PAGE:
Sometimes (I repeat sometimes) its neither the public input or the behind-the-scenes lobbying (even if these played tertiary roles).

  57. Matt

    We should all take note of the disturbing similarities between the OAC and the development of the interstate highway system.

    In building the interstate highway system state and local governments were given matching federal funds to entice them to not think and just say yes to interstate construction. Justification was always jobs, jobs, jobs! Construction disproportionately impacted lower income and minority neighborhoods. These same neighborhoods never benefited from the new highways and more times than not these neighborhoods continued to experience increased poverty and blight. Worse, sometimes construction was rammed through so fast, in the name of jobs, jobs, jobs the results were the Cypress Structure.

    This is like the OAC playbook!

    Now, have all our avenues to prevent this from happening been exhausted?

    Do we have to accept that in our lifetime Hegenberger will only ever be an amusement park ride themed around Southern California landscape architecture?

  58. Mike d'Ocla

    “We should all take note of the disturbing similarities between the OAC and the development of the interstate highway system.”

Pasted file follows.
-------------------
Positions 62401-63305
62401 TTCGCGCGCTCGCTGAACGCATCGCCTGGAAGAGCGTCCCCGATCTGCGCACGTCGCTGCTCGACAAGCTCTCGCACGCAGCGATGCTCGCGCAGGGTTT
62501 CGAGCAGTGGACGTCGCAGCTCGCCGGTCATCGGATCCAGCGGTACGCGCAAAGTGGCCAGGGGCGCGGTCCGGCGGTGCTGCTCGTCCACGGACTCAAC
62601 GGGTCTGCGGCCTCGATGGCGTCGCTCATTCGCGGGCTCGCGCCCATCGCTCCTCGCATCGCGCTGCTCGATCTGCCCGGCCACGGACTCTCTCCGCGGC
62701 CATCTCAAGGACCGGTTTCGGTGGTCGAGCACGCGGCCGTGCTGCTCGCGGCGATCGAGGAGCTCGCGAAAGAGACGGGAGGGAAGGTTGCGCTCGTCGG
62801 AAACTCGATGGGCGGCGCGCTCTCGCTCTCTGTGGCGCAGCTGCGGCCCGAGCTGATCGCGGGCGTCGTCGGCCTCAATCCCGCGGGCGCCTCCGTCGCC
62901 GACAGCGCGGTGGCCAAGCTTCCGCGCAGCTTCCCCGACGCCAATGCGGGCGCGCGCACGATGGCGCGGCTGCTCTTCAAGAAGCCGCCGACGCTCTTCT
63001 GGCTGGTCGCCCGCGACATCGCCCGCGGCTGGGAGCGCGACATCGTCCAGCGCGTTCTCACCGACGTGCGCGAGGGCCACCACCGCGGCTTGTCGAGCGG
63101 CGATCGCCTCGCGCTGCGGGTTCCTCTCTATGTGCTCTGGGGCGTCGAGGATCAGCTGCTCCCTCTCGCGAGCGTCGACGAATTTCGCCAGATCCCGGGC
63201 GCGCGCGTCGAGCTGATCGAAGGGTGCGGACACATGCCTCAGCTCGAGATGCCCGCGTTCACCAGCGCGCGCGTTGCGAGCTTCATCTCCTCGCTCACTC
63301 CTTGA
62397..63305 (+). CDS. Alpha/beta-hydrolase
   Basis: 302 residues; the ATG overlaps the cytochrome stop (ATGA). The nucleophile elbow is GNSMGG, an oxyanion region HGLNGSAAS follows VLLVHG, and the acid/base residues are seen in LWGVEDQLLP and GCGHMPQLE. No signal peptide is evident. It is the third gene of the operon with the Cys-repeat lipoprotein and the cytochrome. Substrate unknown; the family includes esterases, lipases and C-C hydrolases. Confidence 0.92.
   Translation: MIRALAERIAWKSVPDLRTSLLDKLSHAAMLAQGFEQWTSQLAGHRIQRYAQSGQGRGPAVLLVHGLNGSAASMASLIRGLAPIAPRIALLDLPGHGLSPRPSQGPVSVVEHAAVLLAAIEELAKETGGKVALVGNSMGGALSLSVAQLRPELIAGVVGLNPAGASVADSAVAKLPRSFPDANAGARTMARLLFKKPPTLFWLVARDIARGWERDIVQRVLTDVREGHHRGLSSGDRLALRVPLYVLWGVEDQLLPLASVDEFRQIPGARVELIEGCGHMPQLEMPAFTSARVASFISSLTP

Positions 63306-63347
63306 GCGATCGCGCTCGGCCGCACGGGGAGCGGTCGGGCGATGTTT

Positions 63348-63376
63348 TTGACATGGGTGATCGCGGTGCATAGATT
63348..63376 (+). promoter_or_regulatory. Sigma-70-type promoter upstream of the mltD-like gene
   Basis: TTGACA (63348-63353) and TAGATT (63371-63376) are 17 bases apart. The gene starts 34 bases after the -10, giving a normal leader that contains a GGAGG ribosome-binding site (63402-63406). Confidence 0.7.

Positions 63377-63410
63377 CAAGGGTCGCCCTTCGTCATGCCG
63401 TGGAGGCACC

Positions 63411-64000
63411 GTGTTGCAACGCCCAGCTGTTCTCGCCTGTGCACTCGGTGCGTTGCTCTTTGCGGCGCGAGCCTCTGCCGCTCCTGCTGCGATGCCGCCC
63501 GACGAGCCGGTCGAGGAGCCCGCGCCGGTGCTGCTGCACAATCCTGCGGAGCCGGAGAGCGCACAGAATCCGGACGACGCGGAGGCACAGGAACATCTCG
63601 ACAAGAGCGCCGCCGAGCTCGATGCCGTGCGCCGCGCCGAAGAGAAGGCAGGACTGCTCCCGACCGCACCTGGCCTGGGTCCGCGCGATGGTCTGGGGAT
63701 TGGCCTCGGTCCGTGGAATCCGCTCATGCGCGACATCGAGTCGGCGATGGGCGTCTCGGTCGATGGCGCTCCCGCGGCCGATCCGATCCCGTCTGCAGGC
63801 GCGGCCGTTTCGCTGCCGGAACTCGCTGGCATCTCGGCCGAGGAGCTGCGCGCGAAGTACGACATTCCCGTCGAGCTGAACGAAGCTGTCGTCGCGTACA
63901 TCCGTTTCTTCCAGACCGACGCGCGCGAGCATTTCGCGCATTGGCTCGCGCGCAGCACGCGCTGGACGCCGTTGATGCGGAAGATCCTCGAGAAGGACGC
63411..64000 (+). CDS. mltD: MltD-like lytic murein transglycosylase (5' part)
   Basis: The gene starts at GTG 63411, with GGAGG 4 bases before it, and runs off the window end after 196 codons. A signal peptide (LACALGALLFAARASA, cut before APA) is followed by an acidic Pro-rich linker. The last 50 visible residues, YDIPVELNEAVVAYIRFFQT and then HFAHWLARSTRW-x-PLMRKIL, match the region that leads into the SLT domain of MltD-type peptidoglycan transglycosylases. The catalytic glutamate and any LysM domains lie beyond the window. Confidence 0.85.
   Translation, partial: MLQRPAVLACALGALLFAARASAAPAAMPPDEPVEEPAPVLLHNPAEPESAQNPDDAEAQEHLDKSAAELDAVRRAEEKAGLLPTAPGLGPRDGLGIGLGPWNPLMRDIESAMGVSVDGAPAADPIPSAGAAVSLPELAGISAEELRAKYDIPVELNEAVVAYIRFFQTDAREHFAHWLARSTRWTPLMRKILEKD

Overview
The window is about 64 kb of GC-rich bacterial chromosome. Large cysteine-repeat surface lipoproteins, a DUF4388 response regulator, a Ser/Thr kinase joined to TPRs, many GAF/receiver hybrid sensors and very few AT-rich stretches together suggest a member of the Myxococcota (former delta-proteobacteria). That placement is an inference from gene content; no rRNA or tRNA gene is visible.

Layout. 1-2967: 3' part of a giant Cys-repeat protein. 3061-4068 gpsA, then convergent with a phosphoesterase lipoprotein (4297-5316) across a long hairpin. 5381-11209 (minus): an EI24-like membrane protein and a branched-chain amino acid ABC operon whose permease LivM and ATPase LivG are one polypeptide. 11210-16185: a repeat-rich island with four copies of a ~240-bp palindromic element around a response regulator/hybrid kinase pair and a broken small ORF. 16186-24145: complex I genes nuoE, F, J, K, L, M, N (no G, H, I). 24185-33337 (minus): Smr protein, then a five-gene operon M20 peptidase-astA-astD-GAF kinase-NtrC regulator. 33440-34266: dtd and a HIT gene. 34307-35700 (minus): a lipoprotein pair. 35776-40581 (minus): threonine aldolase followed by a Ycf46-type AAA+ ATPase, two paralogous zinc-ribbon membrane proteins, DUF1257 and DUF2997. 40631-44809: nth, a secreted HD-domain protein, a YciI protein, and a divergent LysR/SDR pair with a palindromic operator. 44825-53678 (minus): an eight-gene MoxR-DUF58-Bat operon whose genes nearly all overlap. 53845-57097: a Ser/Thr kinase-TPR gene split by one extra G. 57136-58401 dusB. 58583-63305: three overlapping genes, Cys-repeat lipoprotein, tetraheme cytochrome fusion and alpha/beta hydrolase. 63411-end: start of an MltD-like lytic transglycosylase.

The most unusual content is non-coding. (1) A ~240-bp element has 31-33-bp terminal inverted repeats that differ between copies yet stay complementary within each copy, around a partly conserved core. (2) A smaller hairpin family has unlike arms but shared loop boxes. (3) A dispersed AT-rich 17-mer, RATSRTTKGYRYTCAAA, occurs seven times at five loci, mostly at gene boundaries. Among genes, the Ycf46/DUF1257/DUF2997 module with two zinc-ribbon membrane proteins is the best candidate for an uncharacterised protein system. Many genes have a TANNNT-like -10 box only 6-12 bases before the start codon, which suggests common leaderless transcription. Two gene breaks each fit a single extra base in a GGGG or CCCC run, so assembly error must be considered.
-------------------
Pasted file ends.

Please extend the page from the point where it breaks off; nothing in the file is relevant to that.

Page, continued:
A great point to make. It’s a reason government entities make lots of lousy decisions which few members of the public really want and which serve marginal numbers of people. And just try to guess which BART executive or director will get his or her name attached to the line. Or which Oakland official.

  59. Max Allstadt

    I have to agree with V on this one. I don’t see how a $600 donation or even a $1200 donation is going to seriously sway the conscience of a politician who takes home about $2000 a week in salary. It just isn’t worth it.

    At the MOBNow meeting a while back, I was sitting next to Rebecca Kaplan when Bill Nye said that he thought that what got things done in Oakland were, in the following order:

    (Something Else I Forget)
    and Turnout

    Rebecca and I had a “Jinx” moment when we turned to each other and whispered that turnout and money should be swapped in the order.

    I’ve given Rebecca’s campaign fund a total of $120 in the past year, incidentally, and I’ve donated no money to anybody else (sorry Sean, I was broke at the time).

    Guess what? Rebecca is NOT of the three Oakland elected officials who’ve given me their cell numbers. One would think my campaign contribution would have gotten me some special treatment, but it hasn’t, and I respect that. Those other three politicians, by the way, gave me their numbers primarily because of my activism. My completely unfunded activism.

    In this town, money doesn’t rule. If it did, the merchants would have gotten their meter free city, the development community would have gotten downtown zoned without height limits too.